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"Every beholder thinks it is the epitome of beholderkind, and the only thing it fears is that it might be wrong."
Valkara Ironfell, dwarf sage

Beholders are malevolent floating one eyed creatures who evoke terror and fear into the hearts of mortals. They shoot powerful beams of energy from their tentacles, either killing or fatally wounding another.

Beholders are also known as eye tyrants or spheres of many eyes.[1]

Appearance[edit | edit source]


Beholders are a large floating sphere with a large eye in the center of its face, and a large toothy mouth below it. Protruding off of the beholders body are many eye stalks, which flail in every direction.

Personality[edit | edit source]


Abilities and traits[edit | edit source]

Ecology[edit | edit source]

Environment[edit | edit source]

Life cycle[edit | edit source]

Diet[edit | edit source]

Society and culture[edit | edit source]

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Organization[edit | edit source]

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Allies and minions[edit | edit source]

Religion[edit | edit source]

Language[edit | edit source]

Treasure[edit | edit source]

History[edit | edit source]

Origins[edit | edit source]

Ancient history[edit | edit source]

Recent history[edit | edit source]

Notable beholders[edit | edit source]

For a full list of beholders, see Category:Beholders.

Related creatures[edit | edit source]

Variant beholders[edit | edit source]

Publication history[edit | edit source]

Original D&D[edit | edit source]

The beholder first appeared in Greyhawk (Supplement 1) (1975), p.37-38), and also appears on the cover of that book.

Basic D&D[edit | edit source]

AD&D 1st edition[edit | edit source]

The creature was further detailed in Dragon #76 (Aug 1983)'s Ecology of the Beholder.

AD&D 2nd edition[edit | edit source]

D&D 3rd edition[edit | edit source]

The beholder appears in the Monster Manual (3.0) (2000) and Monster Manual 3.5{{UnknownBook}}, the covers of which are decorated with a single central eye and decorated as if bound in beholder hide.

By far the most detailed sourcebook on beholders is Lords of Madness (2005), which dedicates an entire twenty-page chapter to the creature. Additional beholder lore appeared in Dragon Magazine #296's Worshipers of the Forbidden and Dragon #313's Eye Wares: Potent Powers of the Beholders.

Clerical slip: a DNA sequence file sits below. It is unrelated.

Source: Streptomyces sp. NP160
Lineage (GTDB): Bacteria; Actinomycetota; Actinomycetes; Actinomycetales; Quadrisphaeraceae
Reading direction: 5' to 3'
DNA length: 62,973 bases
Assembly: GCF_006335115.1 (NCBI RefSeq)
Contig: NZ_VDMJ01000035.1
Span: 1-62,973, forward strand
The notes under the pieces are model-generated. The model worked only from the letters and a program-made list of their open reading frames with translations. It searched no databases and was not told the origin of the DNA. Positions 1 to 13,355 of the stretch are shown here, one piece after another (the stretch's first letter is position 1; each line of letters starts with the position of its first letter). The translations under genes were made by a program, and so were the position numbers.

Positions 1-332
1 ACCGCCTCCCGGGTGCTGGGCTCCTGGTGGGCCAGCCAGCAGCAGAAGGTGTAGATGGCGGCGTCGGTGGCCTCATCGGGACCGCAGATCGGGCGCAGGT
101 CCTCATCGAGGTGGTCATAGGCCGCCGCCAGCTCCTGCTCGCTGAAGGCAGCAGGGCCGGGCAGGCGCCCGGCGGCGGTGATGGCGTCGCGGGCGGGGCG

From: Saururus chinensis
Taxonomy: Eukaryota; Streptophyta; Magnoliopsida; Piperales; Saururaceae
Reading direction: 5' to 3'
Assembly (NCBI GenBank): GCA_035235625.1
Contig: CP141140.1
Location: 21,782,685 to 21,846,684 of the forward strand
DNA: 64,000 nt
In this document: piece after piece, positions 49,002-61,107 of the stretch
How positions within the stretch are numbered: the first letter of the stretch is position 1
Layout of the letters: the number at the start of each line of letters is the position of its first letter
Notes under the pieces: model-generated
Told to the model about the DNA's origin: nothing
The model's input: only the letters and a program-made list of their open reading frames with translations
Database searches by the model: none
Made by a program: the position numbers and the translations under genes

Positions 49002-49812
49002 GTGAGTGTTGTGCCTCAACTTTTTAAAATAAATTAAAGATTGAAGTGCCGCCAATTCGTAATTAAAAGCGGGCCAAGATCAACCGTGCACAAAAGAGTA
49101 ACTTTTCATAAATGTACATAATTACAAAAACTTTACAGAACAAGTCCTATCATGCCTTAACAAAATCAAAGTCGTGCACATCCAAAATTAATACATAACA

D&D 4th edition[edit | edit source]

The beholder appeared in the Monster Manual (4e) (2008), p.32-33 with the Beholder Eye Tyrant and Beholder Eye of Flame, with full-page artwork depicting two beholders. Numerous variants appeared in sourcebooks and Dungeon and Dragon magazines, including the level 5 gauth, level 29 ultimate tyrant, and level 30 voidsphere beholder.

D&D 5th edition[edit | edit source]

A beholder appears on the cover of the Monster Manual (5e) (2014). Pages 26-30 describe the beholder along with the undead death tyrant and lesser spectator.

Creative origins[edit | edit source]

The beholder was invented by Terry Kuntz, brother of Rob Kuntz, in 1974. Terry Kuntz had been a player in D&D creator Gary Gygax's campaign for two months when he invented the creature, which Gygax made minor changes to before including it in Greyhawk (Supplement 1) (1975).[3][4]

The beholder is one of the earliest D&D creatures for which Wizards of the Coast holds copyright. It is one of eleven creatures in the Monster Manual (3.5) (2003) omitted from the SRD as Wizards of the Coast product identity, along with the alternate gauth beholder.

Reception and influence[edit | edit source]

The beholder is one of the most popular of all Dungeons & Dragons creatures.

In 2019, a tournament of Twitter polls identified the Beholder as the greatest of all D&D creatures, narrowly defeating the lich 53% to 47%. The beholder also defeated the gelatinous cube, mimic, and the dragon goddess Tiamat.

References[edit | edit source]

  1. Greyhawk (Supplement 1) (1975), p.37.
  2. Monster Manual (5e) (2014), p.26-30.
  3. "I can't take credit for the critter in question, as great a monster as it is. Terry Kuntz came up with the beholder after he had been playing in my campaign for about two months. Where he got the idea I have no ides, but I latched onto it immediately, and with his kind permission made it an integral creature in the D&D roster of ugly customers to encounter" - Gary Gygax, ENWorld
  4. "Terry Kuntz, one of Rob's brothers, came up with the beholder back in 1974. All I needed to do was a bit of editing to make it a great addition to the terrible monsters to be found in the D&D game." - Gary Gygax, ENWorld
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